For small teams simple tools such as whiteboards and paper are usually sufficient for requirements envisioning. But what happens at scale? What if you're working on a large agile team, say of 50 people, 200 people (IBM has delivered software into the marketplace with agile teams of this size), or even 500 people (IBM currently has teams of this size applying agile techniques)? What if your team is distributed? Even if you have people working on different floors of the same building, let alone working from home or working in different cities or countries, then you're distributed (see my postings about distributed agile development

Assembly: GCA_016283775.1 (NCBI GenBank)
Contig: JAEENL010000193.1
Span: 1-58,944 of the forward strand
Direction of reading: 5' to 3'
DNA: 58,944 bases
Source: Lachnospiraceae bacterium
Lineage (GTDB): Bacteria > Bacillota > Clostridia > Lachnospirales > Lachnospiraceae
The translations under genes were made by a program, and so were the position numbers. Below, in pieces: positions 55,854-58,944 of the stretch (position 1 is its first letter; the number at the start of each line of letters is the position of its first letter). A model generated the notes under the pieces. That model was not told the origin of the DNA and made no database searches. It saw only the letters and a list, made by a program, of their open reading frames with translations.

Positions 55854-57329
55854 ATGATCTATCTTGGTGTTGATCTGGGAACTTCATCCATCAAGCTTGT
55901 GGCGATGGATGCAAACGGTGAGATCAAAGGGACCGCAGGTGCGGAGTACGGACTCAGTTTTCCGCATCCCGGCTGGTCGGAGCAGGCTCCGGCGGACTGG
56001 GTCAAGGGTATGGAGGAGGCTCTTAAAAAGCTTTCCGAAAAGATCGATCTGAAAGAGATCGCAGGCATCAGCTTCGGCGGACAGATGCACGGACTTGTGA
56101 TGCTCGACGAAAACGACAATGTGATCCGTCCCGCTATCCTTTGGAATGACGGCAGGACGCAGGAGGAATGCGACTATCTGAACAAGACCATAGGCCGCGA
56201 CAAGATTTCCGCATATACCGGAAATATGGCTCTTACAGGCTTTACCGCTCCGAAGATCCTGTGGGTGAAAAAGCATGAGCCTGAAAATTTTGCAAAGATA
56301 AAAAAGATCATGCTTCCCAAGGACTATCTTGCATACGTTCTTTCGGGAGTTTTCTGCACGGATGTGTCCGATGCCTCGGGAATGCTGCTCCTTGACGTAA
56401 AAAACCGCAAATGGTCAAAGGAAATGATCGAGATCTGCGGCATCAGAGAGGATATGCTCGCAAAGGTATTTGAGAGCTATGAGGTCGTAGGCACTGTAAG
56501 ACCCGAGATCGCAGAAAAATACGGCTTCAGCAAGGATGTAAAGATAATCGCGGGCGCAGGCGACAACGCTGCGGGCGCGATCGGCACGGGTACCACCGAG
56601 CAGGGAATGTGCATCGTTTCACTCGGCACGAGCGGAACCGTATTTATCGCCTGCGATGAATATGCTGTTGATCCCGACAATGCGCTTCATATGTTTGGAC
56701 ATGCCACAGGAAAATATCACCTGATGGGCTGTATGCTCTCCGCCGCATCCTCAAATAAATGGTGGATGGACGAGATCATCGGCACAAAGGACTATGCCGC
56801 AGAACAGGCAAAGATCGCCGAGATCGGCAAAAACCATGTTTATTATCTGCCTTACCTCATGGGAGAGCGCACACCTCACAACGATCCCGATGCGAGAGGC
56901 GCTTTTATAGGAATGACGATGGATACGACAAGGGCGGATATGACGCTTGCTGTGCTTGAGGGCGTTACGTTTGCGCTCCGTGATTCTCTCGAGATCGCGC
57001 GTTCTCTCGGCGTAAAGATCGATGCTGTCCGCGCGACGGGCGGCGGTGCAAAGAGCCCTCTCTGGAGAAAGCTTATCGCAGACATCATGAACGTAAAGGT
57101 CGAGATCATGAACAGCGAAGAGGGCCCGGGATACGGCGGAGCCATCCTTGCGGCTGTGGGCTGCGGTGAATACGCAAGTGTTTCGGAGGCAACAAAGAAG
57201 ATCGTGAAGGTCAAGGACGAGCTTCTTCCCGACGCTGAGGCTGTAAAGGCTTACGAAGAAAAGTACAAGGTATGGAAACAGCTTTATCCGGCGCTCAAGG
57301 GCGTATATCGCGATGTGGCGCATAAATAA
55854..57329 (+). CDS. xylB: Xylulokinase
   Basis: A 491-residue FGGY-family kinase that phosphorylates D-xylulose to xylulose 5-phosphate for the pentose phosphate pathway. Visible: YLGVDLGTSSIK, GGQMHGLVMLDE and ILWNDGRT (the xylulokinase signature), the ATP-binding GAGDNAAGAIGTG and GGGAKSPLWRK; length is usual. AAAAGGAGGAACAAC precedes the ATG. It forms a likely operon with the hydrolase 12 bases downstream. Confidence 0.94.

). Suddenly whiteboards and paper-based tools (index cards, sticky notes, ...) aren't sufficient. You're still likely to use these sorts of tools in modeling sessions with stakeholders, but because of one or more scaling factors you need to capture your requirements models electronically.
In January Theresa Kratschmer and I gave a webcast entitled Agile Requirements: Collaborative, Contextual, and Correct
which overviewed agile approaches to requirements elicitation and management, including requirements envisioning. We also showed how Rational Requirements Composer (RRC)
can be used to electronically capture critical requirements information, enabling you to address the needs of large and/or distributed agile teams, while still remaining lightweight and flexible. I suspect that you'll find the webcast to be very illuminating and RRC something that you want to take a look at (the link leads to a trial version). Of course RRC can be used in other situations as well, but that's not what I'm focused on right now.